Explaining the strong Euro

31 Oct

As Europe’s sovereign debt crisis rages on, it is easy to forget about the Euro. In the midst of the crisis, the currency itself is holding up remarkably well. Andrew Watt,  over at Social Europe, has asked how it is possible that the currency – which many are predicting will soon disappear under the pressure of its own internal contradictions – is actually comparatively strong. He noted that the currencies weakened most by the crisis are the US dollar and the UK pound. The Eurozone’s sovereign debt problems have affected the value of the Euro but mainly in a way that has seen it depreciate against “safe haven” currencies such as the Swiss Franc. It has not so far depreciated significantly against the pound or the dollar. This may change, given the impact of the ECB’s decision over a year ago to start buying up the government bonds of countries like Greece. Deutsche Bank predicts that against the dollar the Euro will over the next 12 months depreciate from 1.38 $ per Euro to 1.25 $/Euro. Significant as that may be, it is also noteworthy for the EU’s current starting point, which is relatively strong against the dollar.

Watt correctly pointed to the European Central Bank as key to the Euro’s movements. One big difference between the Bank of England and the Federal Reserve in the US and the ECB in Frankfurt has been the practice of quantitative easing by the British and US central banks. One intention behind printing money is to depreciate the currency (by putting more dollars and pounds in circulation) and thus stimulate exports. The UK pound lost 1% of its value against the Euro after Mervyn King, director of the Bank of England, announced another 75 billion pounds of quantitative easing.

There is another way of looking at this same issue. A feature of the ECB is its peculiar exposure to political pressures. In some respects, it seems entirely immune from any such pressure. The ECB has maintained its hawkish policy on inflation, raising rates when all other comparable economies are cutting theirs. In 2011, the ECB has raised interest rates twice. With rates relatively higher in Europe, the pressure upwards on the Euro is maintained. It may seem absurd that as the Eurozone as whole struggles to avoid recession the outgoing ECB director congratulates himself on keeping inflation low. Trichet, in an article in Die Spiegel, earlier this year, was dubbed “the German Frenchman”. Over on the FT’s Alphaville blog, much is made of the ECB’s insulation from political pressures. As Joseph Cotterill quite rightly notes, the ECB is not here to save the world. Those expecting the ECB to transform itself into the Eurozone’s political saviour will be disappointed.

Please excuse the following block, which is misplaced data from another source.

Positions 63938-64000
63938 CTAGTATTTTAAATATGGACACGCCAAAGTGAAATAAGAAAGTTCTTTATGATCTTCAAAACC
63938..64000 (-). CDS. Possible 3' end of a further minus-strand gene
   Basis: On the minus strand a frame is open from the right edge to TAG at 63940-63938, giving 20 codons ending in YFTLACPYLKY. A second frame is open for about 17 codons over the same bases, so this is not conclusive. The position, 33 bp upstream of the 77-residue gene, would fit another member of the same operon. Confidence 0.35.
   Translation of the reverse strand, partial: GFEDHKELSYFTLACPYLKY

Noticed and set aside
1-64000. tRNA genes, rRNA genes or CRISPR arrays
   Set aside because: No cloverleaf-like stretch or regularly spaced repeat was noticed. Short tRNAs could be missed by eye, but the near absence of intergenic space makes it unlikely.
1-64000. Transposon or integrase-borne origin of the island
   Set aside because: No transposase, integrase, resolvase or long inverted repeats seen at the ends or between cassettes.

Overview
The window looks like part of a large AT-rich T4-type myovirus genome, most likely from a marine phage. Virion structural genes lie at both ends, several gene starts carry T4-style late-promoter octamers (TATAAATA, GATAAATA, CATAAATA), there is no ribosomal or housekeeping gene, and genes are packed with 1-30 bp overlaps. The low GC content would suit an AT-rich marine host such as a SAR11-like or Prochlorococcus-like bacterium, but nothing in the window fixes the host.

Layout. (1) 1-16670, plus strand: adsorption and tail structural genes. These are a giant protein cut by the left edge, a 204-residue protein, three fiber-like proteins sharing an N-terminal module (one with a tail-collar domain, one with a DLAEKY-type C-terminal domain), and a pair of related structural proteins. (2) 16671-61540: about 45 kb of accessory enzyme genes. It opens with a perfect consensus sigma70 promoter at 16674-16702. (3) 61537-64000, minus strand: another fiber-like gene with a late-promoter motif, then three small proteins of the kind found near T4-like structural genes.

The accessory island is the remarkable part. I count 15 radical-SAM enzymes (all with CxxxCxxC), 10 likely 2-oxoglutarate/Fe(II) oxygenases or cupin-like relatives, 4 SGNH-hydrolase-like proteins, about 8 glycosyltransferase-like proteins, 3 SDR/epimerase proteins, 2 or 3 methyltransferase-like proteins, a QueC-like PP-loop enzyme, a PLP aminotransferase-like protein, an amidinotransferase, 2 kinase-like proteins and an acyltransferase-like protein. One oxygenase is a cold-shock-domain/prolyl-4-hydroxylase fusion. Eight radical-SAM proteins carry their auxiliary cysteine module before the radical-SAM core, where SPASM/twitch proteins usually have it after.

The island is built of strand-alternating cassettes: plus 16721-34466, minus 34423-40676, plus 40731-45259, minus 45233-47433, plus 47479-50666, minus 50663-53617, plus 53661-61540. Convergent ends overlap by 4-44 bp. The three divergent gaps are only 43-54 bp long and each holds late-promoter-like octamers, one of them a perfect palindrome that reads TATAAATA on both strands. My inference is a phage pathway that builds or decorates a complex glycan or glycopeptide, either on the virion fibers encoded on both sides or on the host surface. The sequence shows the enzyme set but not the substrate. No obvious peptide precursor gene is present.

But to say that the ECB is entirely insulated from political pressure is wrong. Rather, its exposure to such pressures is selective. The decision by Trichet in May 2010 to start buying up the sovereign bonds of embattled European economies prompted the departure of then German board member and head of the German Bundesbank, Axel Weber. This decision, which saw the ECB go beyond the terms of its mandate, was widely seen as evidence of French pressure. The ECB’s role is thus far from politically neutral. Its actions reflect the specific configuration of the European Union’s supposedly supranational institutions. Formally independent from member states, these institutions are heavily shaped by the outlooks and preferences of national executives and national officials. At the same time, they are very far removed from events on the ground and from the concrete interests of majorities within EU member states. The ECB’s actions reflect the varied interests of Europe’s governments but not those of its people.

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